With winter just around the corner I’ve been figuring out which paddocks the horses will be in. Currently Spring Song goes up the driveway, past the arena and into the largest paddock on the farm. She is with two other mares. The distance from her stall to her paddock is about 100 metres. In the winter I spend about 30 minutes on icy days preparing safe footing from the lower barn to the arena (80 metres apart). Throwing in another 20ish metres is not on my “to do list”. So, where will the sweetie go?

I’d like for Spring Song to have a paddock buddy. She is at a stage in her life where she can have unlimited access to grass. There are a total of six horses in the lower barn. The only other horse in there with this grass privilege is Blue, an 18-year-old Thoroughbred. Kye gets no grass. Pax has limited access, perhaps five hours daily. Zelador and Zeloso are in the small grassless paddock attached to the lower barn for half the day, then onto a paddock with very little grass the other half of the day.

The grass-mate for Spring Song is obviously Blue, BUT he will most likely become very possessive of her.

I talked with Bill about Spring Song. He said, “How about putting her with Kye?” I discussed the paddocks/horses with Dominique and she said, “How about Kye?” Hmmm…I could try that on the days that leading her to the faraway paddock is too dicey! I’ll give Spring Song as many hours as possible in a larger paddock resplendent with grass (albeit covered with snow during the winter), then put her and Kye in the small paddock attached to the lower barn for a few hours. Meanwhile I’m rotating the boys and Pax.

All of the above discussions occurred Wednesday afternoon and always in the presence of the horses.

Wednesday night I was doing night feed. I always open Spring Song’s stall door, go in, add hay, put her feed in the tub and top off her water bucket. I’m able to do this leaving her stall door open as I go in and out. Well, Wednesday I entered with the water bucket and Spring Song exited! She went straight across the aisle to Kye. He has a gate at his door which allows him to look out into the aisle. Spring Song and Kye were politely saying, “Hello”. No squeals, no striking with the front legs, just plain “Hi, how are you? Have you heard the latest paddock turnout plan? Looks like we’ll be spending some time together.”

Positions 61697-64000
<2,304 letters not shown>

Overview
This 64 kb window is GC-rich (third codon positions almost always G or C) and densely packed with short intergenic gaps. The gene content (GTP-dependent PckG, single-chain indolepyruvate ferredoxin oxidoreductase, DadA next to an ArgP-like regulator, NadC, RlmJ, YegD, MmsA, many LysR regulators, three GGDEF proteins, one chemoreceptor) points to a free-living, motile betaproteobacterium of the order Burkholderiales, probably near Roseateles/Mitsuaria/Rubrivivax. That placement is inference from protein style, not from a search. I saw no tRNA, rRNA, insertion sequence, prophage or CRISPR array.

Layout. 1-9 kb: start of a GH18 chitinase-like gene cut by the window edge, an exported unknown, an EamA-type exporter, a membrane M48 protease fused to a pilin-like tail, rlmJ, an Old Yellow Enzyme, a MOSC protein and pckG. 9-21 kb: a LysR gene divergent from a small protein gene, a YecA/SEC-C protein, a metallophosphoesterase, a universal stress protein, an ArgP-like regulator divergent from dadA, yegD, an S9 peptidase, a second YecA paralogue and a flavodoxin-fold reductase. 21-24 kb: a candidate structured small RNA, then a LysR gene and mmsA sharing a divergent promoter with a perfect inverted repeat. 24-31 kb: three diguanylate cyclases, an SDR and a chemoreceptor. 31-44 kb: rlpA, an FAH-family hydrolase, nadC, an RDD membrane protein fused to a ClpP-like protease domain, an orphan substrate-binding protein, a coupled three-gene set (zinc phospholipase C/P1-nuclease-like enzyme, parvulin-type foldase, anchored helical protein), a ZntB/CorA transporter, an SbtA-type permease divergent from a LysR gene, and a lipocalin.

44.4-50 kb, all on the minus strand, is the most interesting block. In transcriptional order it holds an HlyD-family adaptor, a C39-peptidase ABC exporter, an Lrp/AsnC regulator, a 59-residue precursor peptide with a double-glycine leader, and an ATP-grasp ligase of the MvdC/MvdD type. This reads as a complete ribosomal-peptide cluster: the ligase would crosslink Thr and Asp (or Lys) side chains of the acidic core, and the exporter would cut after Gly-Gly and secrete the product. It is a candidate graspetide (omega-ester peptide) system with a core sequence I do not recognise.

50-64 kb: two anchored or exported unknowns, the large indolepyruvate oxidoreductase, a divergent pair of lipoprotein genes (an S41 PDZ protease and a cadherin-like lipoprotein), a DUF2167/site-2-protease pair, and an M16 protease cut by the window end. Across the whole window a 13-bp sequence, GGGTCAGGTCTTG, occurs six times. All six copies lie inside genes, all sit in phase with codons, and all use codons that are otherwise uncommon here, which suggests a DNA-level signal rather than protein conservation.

I fetched Spring Song’s halter and led her back to her stall.

Friday afternoon I had some good horsewomen with me, Christi McQuaker and Kristy House. At 3:00 we brought Spring Song to the small paddock attached to the lower barn. Kye was at the far end, munching on hay (probably 30 feet from the gate). I had placed five separate piles of hay in the area. Christi, Kristy and I looked at Kye. We looked at Spring Song. We decided to put Spring Song into the paddock. The filly walked to the closest hay and started eating. Kye remained at his hay. Spring Song raised her head a few inches, looking in Kye’s direction. Kye looked at her, then went back to his hay. After a minute or two Spring Song walked about five feet in a semi-circle moving in the general direction of Kye. The 24-year-old remained at his hay. Spring Song went back to hers.

Christi, Kristy and I removed ourselves, but kept within ear shot. Not a sound came from the small paddock. A few minutes later we casually walked past the paddock. Kye and Spring Song were closer, eating. When I fetched them at the end of the day (three hours later) the two were at peace, happy and so relaxed together.

Wow! Wouldn’t it be GREAT if all horses reacted the way these two did when they’re turned out together!